19. How do you feel about the phrase, “Not my secret to share”? #LifeWideLearning16@bhwilkoff
— Zac Chase (@MrChase) January 19, 2016
Secrets are weird.
They come from this space of your childhood where you thought that there were huge troves of information that were being kept from you by everyone. Your friends, your playground enemies, and even your parents knew more about the world than you did and you were determined to get that information from them, no matter what. You wanted not only to know their secrets, but also to have secrets of your own. You wanted to keep an inner circle of people who you could tell the most intimate details of your incredibly boring life that no one else would know.
But, any time you had something you thought was juicy, something that was an actual piece of news. Like the time Joe liked the taste of salt more than sugar in the tastebud science experiment or the time that Justin was taken out of the advanced math class because he didn’t do his homework. These were your secrets, and you held them in for a while 2 minutes while you were trying to figure out who to tell to score you the most points in a strange game of poker where all of the chips just keep getting passed around the table and no one ever wins.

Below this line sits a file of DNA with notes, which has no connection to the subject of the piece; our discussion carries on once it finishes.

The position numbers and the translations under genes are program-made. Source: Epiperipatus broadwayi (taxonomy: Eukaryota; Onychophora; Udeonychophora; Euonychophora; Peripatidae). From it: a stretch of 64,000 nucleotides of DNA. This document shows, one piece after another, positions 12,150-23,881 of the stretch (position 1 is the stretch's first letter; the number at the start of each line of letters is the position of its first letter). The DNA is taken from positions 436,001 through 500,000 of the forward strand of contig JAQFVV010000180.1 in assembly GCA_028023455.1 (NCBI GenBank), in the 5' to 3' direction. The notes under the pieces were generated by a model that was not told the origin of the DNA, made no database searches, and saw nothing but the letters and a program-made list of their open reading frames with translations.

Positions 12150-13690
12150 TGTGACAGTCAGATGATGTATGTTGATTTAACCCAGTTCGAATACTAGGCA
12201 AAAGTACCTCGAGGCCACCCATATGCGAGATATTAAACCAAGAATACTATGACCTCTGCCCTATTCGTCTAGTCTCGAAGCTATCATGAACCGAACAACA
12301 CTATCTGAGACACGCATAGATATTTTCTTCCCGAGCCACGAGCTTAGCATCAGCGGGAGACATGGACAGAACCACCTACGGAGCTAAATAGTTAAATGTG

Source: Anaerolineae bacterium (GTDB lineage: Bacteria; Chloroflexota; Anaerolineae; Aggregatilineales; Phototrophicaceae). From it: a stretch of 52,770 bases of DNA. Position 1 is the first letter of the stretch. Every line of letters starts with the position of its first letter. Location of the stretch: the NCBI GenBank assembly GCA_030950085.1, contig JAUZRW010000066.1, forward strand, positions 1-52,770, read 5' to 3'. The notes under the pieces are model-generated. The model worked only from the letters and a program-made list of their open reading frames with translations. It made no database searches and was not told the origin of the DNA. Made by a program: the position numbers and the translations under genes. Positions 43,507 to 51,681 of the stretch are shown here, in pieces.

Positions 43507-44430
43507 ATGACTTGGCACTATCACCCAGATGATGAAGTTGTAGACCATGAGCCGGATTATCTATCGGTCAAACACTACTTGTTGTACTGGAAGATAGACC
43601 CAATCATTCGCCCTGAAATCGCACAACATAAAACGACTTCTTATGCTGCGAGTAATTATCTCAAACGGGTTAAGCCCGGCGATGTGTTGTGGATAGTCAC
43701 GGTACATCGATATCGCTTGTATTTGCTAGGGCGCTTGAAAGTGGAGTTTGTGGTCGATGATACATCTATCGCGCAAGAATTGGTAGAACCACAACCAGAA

In the end, no secret was a secret for very long. And all of those things that you thought your parents were hiding turned out to be just as boring as your secrets. Their lives really weren’t that interesting either.
And now that you are the adult, you are still trying to make believe that your secrets are important. You are trying to make believe that the world will fundamentally change if you let them out. So you make up new games and the secrets become like a perverse form of mousetrap or a marble labyrinth, where sharing a single secret sets off a chain reaction or drops you into some deep abyss that you can never get past.
These games are silly. They don’t make us better people or make our bonds stronger. Yet, we pretend they do. We pretend because the alternative is to be utterly transparent and to share all of ourselves with others. And we could never do that because it would make the games into farce and would change the rules for how we could interact. No longer would we have to tiptoe around certain subjects. No longer would we have power over one another because we knew what the other didn’t.
If we eliminated secrets, you wouldn’t be able to gossip anymore. And what kind of world would that be?